Gene therapy and CRISPR strategies to cure blindness (Yes, you read it right) – Raw Story

In recent months, although our focus has been on the coronavirus outbreak, there has been a great deal of scientific progress in treating diseases that cause blindness.

Researchers at US-based Editas Medicine and Ireland-based Allergan have administered CRISPR for the first time to a person with a genetic disease. This landmark treatment uses the CRISPR approach for a specific mutation in a gene linked to childhood blindness. The mutation affects the functioning of the light-sensitive compartment of the eye, called the retina, and leads to the loss of light-sensitive cells.

According to the World Health Organization, at least 2.2 billion people worldwide have some form of visual impairment. In the United States, approximately 200,000 people suffer from inherited forms of retinal disease for which there is no cure. But things have started to change forever. Now we can see the light at the end of the tunnel.

I am a researcher in ophthalmology and visual sciences, and I am particularly interested in these advances because my laboratory is focusing on designing new and better gene therapy approaches to treat inherited forms of blindness.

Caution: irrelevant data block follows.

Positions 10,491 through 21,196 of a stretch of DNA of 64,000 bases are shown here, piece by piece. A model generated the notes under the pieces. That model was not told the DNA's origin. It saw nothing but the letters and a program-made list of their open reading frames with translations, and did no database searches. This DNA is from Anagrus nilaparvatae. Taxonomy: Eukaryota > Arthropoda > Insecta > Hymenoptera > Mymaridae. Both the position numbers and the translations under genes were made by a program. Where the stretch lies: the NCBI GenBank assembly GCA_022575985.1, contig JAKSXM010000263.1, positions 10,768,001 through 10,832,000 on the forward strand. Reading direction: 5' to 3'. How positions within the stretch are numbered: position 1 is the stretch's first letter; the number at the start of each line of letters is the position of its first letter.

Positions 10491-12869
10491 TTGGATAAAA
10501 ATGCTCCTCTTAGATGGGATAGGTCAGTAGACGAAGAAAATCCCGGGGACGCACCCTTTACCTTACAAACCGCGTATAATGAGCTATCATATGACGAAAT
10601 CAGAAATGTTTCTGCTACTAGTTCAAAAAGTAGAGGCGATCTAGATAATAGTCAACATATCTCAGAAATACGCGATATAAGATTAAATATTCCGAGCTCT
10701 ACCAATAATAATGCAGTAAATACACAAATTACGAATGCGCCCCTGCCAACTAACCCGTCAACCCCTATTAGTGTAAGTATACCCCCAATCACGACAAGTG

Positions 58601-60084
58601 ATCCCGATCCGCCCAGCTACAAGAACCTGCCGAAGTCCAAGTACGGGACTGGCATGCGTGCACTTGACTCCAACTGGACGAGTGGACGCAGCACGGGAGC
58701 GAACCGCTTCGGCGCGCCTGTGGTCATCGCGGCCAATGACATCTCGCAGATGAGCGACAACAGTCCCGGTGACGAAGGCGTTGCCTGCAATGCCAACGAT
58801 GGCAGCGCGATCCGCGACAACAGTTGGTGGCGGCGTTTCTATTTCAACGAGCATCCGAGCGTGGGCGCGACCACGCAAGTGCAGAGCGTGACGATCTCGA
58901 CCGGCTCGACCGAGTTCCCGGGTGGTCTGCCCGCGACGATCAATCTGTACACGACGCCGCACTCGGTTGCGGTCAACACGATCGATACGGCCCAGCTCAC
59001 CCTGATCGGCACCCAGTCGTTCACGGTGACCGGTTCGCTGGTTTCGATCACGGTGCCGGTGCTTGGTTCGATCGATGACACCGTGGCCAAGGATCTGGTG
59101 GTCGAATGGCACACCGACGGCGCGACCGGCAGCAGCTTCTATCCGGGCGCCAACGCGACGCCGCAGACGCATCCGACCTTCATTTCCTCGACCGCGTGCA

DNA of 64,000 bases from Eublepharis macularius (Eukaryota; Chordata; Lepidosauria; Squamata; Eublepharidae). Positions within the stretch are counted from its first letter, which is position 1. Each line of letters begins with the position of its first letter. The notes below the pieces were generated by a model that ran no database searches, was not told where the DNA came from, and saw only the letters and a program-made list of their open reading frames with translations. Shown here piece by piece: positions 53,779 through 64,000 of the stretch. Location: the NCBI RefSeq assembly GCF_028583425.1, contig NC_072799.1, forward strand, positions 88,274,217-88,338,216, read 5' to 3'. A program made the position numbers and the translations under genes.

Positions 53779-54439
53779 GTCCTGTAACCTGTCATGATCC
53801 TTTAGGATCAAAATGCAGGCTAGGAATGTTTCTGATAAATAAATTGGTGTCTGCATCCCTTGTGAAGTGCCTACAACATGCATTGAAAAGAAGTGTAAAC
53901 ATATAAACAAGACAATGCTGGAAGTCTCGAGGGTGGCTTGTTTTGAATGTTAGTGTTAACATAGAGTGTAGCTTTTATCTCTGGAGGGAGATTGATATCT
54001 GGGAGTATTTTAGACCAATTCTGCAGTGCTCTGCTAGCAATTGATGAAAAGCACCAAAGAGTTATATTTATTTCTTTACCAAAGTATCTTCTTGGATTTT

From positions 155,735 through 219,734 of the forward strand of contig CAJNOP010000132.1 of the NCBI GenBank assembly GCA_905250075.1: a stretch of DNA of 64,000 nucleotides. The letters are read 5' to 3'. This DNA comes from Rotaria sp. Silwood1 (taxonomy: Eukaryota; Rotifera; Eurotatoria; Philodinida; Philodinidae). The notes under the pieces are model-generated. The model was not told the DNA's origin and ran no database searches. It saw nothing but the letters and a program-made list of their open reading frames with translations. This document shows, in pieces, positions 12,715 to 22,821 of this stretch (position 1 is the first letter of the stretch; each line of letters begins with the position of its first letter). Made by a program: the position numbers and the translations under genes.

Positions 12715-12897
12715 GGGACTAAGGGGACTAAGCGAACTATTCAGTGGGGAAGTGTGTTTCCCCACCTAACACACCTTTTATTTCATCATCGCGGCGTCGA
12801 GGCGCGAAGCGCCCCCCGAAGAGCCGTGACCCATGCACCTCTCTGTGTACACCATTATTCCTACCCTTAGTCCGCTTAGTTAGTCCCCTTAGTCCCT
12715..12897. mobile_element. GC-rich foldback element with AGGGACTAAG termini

The eye as a testing ground for CRISPR

Gene therapy involves inserting the correct copy of a gene into cells that have an error in that gene’s genetic sequence, restoring the normal function of the protein in the cell. The eye is an ideal organ for testing new therapeutic approaches, including CRISPR. This is because the eye is the most exposed part of our brain and is therefore easily accessible.

The second reason is that the retinal tissue in the eye is protected from the body’s defense mechanism, which would otherwise consider the injected material used in gene therapy to be foreign and would generate a defensive attack response. Such a response would destroy the benefits associated with the treatment.

In recent years, groundbreaking gene therapy studies have paved the way for the first Food and Drug Administration-approved gene therapy medication, LuxturnaTM, for a devastating childhood blindness disease, Leber’s congenital amaurosis type 2.

This form of Leber’s congenital amaurosis is caused by mutations in a gene that encodes a protein called RPE65. The protein participates in chemical reactions that are necessary to detect light. Mutations decrease or eliminate the function of RPE65, leading to our inability to detect light blindness.